Waymo and Cruise can now offer autonomous vehicle rides to the public

Autonomous Vehicle
Waymo and Cruise can now offer autonomous vehicle rides to the public
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Waymo and Cruise have both received approval to offer autonomous vehicle rides to the public by the California Department of Motor Vehicles (DMV).

Whilst a major step in the push towards autonomous vehicles, both companies will only be allowed to operate in certain parts of the state and under specific conditions.

All that remains is to secure a deployment permit from the California Public Utilities Commission (CPUC) and both companies will be able to offer paid passenger rides within the state.

However, the situation for each company is slightly different. Waymo, an offshoot of Google’s parent company Alphabet, will be required to still have a driver behind the wheel. Its vehicles will be able to operate in parts of San Francisco and San Mateo counties with a speed limit of 65mph.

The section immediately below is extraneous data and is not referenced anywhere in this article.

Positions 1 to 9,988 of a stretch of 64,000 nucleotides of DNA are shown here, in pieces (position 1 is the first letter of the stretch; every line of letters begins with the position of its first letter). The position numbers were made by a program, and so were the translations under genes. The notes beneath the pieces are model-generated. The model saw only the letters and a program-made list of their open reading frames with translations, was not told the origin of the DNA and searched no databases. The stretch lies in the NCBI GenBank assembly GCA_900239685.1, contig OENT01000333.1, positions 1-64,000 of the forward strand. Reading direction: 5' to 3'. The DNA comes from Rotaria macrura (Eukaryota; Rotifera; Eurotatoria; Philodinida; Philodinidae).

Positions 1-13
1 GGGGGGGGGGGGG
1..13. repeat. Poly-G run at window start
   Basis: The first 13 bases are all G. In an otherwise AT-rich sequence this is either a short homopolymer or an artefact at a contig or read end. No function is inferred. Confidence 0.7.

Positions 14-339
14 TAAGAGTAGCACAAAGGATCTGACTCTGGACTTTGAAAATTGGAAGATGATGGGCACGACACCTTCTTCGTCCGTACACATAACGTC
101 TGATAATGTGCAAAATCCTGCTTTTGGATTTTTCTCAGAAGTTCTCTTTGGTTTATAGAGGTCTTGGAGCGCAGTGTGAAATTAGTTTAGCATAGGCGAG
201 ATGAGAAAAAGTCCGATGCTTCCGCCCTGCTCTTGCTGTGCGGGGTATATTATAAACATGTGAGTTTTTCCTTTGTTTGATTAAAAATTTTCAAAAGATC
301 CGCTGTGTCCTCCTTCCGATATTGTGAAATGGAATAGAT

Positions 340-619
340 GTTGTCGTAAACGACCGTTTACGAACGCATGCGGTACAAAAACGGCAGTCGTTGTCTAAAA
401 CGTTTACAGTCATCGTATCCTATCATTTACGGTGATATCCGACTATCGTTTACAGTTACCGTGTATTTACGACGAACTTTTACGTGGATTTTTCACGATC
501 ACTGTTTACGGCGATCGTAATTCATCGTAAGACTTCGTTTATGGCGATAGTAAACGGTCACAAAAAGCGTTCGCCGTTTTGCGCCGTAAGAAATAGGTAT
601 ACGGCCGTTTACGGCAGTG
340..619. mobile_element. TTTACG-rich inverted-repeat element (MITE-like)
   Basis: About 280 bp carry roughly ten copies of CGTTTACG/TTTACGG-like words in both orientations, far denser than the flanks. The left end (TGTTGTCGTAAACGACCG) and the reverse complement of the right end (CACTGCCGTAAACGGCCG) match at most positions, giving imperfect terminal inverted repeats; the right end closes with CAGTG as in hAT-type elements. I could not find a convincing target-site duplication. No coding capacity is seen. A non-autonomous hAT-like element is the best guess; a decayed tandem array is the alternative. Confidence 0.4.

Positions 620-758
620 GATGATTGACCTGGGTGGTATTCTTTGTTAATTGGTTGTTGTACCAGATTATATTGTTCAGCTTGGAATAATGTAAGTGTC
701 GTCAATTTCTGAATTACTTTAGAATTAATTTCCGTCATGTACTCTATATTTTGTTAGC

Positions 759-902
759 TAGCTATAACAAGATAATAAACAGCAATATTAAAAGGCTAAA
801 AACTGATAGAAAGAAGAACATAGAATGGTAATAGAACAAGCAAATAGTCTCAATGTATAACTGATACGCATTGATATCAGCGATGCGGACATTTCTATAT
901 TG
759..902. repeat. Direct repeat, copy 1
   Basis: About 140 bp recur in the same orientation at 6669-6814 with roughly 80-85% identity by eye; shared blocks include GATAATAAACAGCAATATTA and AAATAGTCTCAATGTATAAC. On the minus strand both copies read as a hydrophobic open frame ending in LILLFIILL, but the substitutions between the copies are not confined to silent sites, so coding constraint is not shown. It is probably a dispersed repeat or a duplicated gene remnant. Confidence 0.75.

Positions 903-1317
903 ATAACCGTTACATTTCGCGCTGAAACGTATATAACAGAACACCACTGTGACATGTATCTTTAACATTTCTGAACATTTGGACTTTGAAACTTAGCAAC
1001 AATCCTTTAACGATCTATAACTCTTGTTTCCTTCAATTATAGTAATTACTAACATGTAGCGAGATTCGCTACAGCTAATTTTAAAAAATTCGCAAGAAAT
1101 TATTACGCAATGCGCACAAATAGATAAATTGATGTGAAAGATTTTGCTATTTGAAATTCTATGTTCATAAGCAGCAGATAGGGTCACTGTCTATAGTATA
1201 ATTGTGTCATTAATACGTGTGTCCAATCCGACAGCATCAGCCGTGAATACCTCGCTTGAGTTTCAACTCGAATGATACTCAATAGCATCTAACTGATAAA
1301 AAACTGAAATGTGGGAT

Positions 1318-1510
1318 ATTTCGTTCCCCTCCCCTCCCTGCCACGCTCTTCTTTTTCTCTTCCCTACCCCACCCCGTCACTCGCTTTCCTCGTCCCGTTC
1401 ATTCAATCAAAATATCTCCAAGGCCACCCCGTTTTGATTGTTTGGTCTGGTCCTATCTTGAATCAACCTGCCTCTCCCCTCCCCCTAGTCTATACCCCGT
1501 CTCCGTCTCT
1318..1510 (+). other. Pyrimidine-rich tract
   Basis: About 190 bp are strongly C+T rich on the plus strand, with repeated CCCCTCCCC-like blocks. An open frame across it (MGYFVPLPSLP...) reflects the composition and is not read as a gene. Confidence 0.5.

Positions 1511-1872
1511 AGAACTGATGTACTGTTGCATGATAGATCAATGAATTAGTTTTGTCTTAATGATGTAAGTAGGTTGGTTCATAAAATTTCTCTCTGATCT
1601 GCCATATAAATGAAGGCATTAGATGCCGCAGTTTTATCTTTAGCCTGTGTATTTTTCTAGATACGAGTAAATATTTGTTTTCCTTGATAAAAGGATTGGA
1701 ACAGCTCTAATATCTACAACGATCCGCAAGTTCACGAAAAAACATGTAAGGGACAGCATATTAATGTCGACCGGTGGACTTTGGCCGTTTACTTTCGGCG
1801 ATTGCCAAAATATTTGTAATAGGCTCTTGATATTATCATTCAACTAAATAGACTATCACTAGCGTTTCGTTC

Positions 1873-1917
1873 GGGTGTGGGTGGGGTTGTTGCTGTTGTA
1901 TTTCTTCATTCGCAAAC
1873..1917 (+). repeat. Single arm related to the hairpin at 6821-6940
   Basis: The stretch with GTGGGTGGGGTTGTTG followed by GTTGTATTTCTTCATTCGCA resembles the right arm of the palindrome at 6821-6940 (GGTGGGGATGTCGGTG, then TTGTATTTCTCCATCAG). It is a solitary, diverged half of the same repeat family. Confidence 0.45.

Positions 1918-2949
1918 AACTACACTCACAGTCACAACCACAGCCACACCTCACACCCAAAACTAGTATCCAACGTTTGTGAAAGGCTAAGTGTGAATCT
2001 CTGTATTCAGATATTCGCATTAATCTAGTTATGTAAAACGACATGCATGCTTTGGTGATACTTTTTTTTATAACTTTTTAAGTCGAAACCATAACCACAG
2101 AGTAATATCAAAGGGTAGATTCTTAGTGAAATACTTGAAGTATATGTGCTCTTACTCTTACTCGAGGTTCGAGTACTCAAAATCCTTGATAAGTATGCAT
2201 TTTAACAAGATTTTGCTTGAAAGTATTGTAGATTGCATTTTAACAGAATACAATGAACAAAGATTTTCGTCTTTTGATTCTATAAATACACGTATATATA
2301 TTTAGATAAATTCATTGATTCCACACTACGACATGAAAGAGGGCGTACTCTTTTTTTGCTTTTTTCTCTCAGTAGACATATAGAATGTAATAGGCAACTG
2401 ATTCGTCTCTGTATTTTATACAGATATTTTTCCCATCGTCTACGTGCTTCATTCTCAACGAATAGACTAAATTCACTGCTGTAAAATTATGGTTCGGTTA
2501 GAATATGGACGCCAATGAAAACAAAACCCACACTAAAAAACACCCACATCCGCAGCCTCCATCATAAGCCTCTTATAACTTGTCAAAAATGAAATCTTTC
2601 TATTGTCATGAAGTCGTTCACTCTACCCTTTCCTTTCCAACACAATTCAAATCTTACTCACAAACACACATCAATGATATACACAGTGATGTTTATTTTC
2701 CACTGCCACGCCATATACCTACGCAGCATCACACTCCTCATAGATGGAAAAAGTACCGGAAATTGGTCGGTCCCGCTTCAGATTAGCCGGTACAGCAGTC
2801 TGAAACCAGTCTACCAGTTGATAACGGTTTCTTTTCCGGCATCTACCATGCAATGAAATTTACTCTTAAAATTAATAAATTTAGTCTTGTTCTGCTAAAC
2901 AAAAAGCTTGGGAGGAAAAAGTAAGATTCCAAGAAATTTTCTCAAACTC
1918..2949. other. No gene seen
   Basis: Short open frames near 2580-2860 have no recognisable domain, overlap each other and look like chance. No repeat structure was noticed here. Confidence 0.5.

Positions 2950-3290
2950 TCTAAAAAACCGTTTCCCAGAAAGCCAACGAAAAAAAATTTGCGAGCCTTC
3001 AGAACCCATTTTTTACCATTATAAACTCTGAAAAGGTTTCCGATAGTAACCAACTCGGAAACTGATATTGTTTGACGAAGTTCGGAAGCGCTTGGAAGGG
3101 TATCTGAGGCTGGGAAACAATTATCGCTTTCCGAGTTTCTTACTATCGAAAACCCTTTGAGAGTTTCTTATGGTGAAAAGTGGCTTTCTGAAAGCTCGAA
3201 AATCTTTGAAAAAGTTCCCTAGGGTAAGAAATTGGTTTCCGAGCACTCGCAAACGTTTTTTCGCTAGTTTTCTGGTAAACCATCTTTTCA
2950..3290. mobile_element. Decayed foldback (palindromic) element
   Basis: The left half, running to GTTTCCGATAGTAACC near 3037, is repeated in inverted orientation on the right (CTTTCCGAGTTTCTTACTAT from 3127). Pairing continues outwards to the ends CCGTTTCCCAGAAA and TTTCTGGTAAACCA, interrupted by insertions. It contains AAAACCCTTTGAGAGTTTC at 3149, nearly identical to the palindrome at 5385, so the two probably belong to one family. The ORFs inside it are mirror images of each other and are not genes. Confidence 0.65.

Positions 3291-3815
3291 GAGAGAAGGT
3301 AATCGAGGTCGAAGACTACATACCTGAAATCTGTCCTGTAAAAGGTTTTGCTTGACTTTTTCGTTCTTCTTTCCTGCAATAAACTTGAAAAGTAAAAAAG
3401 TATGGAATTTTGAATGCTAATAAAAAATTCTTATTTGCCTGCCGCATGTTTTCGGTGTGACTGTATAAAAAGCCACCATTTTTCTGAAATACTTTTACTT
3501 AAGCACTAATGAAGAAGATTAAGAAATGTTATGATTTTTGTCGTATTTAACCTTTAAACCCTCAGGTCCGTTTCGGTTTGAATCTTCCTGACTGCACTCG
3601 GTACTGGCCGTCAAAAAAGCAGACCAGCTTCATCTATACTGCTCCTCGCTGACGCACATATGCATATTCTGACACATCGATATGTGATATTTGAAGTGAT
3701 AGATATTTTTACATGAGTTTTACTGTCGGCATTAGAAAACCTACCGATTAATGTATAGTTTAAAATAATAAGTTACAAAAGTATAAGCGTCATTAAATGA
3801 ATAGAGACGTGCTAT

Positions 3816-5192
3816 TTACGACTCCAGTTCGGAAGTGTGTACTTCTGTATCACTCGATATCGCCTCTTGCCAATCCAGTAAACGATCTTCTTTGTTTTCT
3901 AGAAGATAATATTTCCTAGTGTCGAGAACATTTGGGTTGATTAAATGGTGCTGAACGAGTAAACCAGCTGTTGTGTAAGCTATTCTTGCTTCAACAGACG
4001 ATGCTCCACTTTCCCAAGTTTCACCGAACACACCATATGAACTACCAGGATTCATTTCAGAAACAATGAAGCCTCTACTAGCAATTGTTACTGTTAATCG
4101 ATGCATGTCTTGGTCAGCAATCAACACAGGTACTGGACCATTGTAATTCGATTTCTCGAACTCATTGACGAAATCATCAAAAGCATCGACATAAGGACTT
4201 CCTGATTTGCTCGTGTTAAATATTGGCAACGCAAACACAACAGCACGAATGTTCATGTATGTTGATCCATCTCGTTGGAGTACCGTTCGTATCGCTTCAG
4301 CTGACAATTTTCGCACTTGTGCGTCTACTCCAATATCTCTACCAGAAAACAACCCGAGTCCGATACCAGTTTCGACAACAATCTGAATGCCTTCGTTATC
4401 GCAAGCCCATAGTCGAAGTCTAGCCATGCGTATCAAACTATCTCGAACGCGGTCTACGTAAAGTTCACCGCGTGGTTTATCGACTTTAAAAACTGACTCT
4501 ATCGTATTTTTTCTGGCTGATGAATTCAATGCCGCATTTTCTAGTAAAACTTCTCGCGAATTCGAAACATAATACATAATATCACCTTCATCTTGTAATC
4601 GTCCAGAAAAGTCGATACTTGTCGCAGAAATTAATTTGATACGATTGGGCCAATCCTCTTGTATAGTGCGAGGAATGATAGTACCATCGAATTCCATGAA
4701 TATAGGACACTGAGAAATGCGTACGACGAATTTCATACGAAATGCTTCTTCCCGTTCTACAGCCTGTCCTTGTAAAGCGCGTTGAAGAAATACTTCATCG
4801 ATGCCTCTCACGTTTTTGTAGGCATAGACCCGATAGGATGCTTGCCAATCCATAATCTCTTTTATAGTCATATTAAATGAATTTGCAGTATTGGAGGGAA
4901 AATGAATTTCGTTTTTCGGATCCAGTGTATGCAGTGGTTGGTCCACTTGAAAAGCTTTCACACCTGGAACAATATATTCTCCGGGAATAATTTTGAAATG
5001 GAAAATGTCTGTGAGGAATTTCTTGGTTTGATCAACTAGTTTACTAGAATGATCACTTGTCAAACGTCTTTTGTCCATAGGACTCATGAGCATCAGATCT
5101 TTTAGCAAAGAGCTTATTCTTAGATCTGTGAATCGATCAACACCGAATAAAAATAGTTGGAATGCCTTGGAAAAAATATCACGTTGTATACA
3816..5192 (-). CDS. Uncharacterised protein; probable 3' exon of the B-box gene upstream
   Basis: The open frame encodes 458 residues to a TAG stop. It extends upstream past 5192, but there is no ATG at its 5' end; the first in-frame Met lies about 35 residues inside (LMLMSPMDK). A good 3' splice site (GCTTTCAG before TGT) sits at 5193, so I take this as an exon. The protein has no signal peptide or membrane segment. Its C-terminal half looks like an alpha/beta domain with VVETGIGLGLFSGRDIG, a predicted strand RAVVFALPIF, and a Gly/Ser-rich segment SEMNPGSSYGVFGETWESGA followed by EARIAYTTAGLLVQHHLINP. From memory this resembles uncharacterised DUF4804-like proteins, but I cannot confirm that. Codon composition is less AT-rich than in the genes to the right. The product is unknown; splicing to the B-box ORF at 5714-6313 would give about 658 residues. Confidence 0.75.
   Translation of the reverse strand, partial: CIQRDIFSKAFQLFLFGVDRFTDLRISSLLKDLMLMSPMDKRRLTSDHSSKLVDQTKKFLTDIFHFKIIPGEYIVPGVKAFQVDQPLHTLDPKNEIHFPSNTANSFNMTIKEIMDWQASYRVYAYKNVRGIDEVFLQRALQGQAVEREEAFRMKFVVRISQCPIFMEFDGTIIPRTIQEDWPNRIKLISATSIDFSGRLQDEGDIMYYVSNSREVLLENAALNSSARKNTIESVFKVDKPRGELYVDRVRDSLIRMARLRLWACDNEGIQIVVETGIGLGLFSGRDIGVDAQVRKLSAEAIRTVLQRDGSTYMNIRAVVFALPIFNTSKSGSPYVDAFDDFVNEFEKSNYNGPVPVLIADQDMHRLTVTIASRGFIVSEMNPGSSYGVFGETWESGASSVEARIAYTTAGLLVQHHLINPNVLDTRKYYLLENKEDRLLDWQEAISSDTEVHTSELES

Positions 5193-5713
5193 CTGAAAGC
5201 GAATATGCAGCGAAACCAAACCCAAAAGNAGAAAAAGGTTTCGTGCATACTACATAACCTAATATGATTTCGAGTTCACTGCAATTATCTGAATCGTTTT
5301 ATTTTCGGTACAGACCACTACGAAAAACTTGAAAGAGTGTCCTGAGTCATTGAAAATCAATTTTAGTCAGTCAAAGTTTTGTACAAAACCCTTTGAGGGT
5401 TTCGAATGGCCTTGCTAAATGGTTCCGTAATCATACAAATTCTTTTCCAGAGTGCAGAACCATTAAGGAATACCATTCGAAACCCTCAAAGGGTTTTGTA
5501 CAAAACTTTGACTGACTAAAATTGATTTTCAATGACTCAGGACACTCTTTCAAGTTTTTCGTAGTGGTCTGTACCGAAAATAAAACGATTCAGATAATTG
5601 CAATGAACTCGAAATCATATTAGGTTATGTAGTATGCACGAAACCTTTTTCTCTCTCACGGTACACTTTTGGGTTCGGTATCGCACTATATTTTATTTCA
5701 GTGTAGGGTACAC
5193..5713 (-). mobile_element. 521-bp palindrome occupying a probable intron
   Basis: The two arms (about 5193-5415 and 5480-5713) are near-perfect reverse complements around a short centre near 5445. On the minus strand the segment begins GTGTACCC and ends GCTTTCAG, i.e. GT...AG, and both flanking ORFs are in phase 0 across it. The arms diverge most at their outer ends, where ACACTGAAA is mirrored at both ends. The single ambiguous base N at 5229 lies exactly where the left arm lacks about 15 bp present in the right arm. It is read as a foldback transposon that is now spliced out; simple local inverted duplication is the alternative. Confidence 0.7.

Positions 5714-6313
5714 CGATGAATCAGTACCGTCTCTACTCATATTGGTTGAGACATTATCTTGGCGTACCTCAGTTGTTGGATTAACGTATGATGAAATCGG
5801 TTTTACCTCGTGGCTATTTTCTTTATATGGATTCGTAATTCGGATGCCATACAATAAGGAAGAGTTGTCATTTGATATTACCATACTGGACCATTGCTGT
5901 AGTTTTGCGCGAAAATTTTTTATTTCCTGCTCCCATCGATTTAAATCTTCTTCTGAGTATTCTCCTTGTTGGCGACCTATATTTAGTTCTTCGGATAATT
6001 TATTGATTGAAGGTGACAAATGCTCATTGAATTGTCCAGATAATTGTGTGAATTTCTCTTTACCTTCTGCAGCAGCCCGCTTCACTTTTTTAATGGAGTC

When Waymo applied for their deployment permit back in January, they planned to deploy hybrid Chrysler Pacifica minivans and all-electric Jaguar I-Pace SUVs that would operate around the clock.

On Cruise’s side, they have been permitted to deploy five fully autonomous vehicles – without a human driver – for commercial services in certain areas of San Francisco. Cruise has this advantage over Waymo because it managed to secure a driverless pilot permit from the CPUC back in June.

Cruise will only be able to take passengers between 10am and 6pm, at a maximum speed of 30mph, and not in conditions worse than light rain or light fog. Waymo faces the same weather restrictions, although they will be allowed to go faster and without time restrictions.

Thus the DMV has now approved three deployment permits in California. Nuro was the first, with its autonomous delivery vehicles, back in December 2020. Seeing as Nuro vehicles only deliver goods and don’t shuttle human passengers, the company didn’t have to secure a permit from the CPUC to start its operations.

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